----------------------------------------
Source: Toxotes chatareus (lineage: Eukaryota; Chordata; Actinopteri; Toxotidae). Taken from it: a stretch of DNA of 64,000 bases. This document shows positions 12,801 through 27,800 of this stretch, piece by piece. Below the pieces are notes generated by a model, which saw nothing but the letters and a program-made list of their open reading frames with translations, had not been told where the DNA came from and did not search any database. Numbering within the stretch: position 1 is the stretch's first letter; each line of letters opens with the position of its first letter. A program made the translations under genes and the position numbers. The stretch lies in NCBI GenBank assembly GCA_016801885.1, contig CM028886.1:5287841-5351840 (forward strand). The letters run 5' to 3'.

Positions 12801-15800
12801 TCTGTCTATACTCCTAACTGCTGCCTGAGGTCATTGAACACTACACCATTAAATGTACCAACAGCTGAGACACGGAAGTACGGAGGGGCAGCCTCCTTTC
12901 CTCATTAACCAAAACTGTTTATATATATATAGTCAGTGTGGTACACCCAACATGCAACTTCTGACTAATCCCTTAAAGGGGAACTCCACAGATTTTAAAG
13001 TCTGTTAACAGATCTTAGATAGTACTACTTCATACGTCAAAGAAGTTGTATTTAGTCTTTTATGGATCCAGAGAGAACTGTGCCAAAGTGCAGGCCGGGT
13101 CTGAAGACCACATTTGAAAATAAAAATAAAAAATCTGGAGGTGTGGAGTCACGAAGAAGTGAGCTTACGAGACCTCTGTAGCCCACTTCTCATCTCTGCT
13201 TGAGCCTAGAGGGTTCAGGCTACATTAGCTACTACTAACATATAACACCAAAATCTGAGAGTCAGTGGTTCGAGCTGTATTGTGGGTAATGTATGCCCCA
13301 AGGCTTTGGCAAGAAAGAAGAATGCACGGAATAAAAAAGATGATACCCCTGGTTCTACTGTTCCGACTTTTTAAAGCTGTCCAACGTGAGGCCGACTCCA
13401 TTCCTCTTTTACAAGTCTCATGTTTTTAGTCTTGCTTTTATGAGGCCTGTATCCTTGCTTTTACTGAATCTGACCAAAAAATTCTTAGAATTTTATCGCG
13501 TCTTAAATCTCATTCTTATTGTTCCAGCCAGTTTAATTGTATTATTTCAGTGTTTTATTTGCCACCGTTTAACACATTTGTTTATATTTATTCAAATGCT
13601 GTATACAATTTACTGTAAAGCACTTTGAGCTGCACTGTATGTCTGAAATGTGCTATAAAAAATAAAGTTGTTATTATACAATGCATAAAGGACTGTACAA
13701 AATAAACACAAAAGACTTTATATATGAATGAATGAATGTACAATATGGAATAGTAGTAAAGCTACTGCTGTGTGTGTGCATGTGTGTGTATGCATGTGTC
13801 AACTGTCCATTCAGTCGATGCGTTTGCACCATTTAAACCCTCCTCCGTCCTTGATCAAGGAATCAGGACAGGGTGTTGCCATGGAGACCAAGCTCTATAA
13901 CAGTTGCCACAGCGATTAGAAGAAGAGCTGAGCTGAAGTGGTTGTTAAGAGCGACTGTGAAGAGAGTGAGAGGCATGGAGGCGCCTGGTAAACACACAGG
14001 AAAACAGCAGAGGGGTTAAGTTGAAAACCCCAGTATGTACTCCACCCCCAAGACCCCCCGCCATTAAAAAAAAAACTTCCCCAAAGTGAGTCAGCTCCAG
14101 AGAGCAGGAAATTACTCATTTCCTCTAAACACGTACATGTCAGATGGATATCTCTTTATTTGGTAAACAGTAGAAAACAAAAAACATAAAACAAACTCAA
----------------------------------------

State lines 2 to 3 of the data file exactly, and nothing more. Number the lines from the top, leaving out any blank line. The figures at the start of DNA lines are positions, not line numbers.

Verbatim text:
Positions 12801-15800
12801 TCTGTCTATACTCCTAACTGCTGCCTGAGGTCATTGAACACTACACCATTAAATGTACCAACAGCTGAGACACGGAAGTACGGAGGGGCAGCCTCCTTTC